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Is The Skills Levy Just Another Form Of Taxation?

01 February 2006   (0 Comments)
Posted by: Author: Rufus Ledwaba
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Is The Skills Levy Just Another Form Of  Taxation?
 
The economy of a country is triggered and sustained by the movement of goods and services between organisations and countries.In its manifesto, the African National Congress (ANC) took a conscious decision that South Africa should be part of the global village when it took over power from the previous regime.

This decision meant that the country has global challenges when competing in the production of goods and services.Do we have sufficient skills capacity to meet these challenges?The answer is a clear ‘no’.Coming from a past where the majority of this country’s people had little education and few skills,the challenge is mountainous.Economic wealth redistribution and empowerment can only truly take place in a field where all have the capabilities and capacity to participate.

Skills development in this country is informed by this brief history.Are corporate organisations taking this forward without interpreting the levies as just another form of taxation? The incentive for corporate participation should be the fact that these skills are developed so that our industries are able to compete and produce equal or superior products and services to those from other countries.
 
There are other related incentives such as the tax relief offered by the state to motivate participation in skills development.Let’s look at this incentive closely: In the Government Gazette No 23709 No 1047 of 5 August 2002, the Presidency amended the Taxation Law Amendment Act, No. 30 of 2002 to insert the following:

•That an employer who has during the year of assessment entered into a registered learnership agreement with a learner in the course of any trade carried on by that employer; or
•a learner during the year of assessment completed any registered learnership agreement entered into by that employer with that learner during that year or any previous year of assessment in the course of any trade carried on by that employer and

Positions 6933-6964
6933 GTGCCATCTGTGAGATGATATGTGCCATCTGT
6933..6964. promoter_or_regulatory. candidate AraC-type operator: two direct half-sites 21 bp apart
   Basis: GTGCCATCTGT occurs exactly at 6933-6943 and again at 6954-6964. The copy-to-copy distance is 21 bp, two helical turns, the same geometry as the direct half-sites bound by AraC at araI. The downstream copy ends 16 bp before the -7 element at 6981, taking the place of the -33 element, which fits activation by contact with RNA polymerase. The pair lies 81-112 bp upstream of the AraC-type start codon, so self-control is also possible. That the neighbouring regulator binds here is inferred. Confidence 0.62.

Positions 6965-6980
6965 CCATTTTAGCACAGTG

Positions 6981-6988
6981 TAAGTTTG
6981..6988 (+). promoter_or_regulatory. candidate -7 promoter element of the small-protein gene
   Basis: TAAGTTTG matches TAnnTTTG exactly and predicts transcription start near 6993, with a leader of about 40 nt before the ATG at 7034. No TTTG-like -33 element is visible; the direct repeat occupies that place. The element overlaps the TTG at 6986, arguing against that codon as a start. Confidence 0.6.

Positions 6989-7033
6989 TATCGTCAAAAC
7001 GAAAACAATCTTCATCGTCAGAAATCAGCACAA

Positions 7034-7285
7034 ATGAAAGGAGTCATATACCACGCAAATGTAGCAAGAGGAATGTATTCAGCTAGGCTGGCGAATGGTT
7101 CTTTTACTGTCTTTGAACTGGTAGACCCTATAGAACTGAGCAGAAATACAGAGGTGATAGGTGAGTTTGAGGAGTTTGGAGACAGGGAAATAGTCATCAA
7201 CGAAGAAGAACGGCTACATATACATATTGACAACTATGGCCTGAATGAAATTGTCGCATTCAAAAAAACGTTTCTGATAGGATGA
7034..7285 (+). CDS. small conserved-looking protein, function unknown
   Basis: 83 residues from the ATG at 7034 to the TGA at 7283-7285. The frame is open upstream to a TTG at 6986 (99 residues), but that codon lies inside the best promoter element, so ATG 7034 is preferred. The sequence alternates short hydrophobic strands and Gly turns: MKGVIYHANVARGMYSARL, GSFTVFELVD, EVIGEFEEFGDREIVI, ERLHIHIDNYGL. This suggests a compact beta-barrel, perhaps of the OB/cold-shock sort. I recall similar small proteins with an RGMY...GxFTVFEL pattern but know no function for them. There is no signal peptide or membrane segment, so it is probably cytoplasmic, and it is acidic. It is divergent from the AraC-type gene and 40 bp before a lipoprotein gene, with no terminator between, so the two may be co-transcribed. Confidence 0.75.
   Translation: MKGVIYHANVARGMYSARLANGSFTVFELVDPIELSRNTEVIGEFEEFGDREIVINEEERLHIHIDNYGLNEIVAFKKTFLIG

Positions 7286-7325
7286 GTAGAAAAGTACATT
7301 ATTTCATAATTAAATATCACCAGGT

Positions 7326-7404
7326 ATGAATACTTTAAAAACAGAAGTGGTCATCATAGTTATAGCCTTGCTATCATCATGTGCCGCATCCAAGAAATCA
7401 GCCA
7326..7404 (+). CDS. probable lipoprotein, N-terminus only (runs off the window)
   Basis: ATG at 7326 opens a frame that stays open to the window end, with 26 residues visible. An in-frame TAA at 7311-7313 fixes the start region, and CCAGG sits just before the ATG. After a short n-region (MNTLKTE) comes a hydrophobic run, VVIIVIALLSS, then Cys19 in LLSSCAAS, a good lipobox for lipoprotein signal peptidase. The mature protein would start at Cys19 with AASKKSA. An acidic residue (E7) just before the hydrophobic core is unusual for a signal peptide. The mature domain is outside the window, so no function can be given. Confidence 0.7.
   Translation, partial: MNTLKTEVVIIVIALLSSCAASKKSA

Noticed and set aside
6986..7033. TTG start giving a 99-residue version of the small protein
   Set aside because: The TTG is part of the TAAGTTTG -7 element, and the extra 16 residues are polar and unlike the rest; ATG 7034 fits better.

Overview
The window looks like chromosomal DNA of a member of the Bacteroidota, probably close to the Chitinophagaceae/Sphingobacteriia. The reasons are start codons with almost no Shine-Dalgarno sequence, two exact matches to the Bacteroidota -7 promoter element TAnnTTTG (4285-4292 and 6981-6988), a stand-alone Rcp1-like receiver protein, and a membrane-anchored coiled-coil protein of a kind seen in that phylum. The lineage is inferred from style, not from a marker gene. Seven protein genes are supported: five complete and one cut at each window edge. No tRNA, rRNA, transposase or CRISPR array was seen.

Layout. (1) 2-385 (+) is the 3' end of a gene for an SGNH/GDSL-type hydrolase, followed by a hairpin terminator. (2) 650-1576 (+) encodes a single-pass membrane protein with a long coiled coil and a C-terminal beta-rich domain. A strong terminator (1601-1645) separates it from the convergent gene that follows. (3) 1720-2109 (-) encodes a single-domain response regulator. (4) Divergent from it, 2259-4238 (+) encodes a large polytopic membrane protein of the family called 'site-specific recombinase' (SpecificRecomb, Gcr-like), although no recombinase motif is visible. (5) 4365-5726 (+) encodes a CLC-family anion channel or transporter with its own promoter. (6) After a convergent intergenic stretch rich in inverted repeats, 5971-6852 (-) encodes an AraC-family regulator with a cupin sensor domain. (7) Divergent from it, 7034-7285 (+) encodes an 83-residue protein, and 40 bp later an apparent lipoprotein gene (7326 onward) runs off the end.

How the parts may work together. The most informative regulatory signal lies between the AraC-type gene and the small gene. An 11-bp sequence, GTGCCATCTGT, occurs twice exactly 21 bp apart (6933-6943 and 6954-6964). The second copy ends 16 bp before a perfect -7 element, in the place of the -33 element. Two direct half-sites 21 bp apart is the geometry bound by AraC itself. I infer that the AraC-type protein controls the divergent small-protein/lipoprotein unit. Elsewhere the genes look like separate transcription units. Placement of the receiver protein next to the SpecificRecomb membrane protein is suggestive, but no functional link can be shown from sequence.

•shall be allowed to deduct from their income the allowance outlined below:

Furthermore, in his budget speech outlining budget tax proposals for 2006/7, Mr Trevor Manuel, Minister of Finance, announced that the learnership tax allowance which was set to expire in October 2006, has now been extended for a further five years to 2011.The allowance has been increased in support of the National Skills Development Strategy (NSDS) as outlined in the table below:

In respect of a learner who was employed by that employer when the learnership agreement was signed an amount equal to the lesser of 70% of the annual equivalent of the remuneration of the learner stipulated in the agreement of employment or R20,000; or In respect of a learner who was not employed by that employer when the learnership agreement was signed, an amount equal to the lesser of 70% of the annual equivalent of the remuneration of the learner stipulated in the agreement of employment or R30,000; or In respect of a learner who has completed any registered learnership agreement an amount equal to the lesser of 70% of the annual equivalent of the remuneration of the learner stipulated in the agreement of employment or R30,000.

There are, however, conditions that apply to the above.The employer needs to provide the following to the Commissioner of Revenue:
•The name of the SETA with which the learnership agreement is registered;
•the title and code of the learnership  allocated and issued by the Department of Labour;
•the full names and identification number of the learner; and
•proof that the employer has complied with all the requirements of the Skills Development Levies Act, 1999.

In future editions we will look at tax relief for people with disabilities and tax allowances relating to bursaries and scholarships.
 
Source: By Rufus Ledwaba (TaxTALK)

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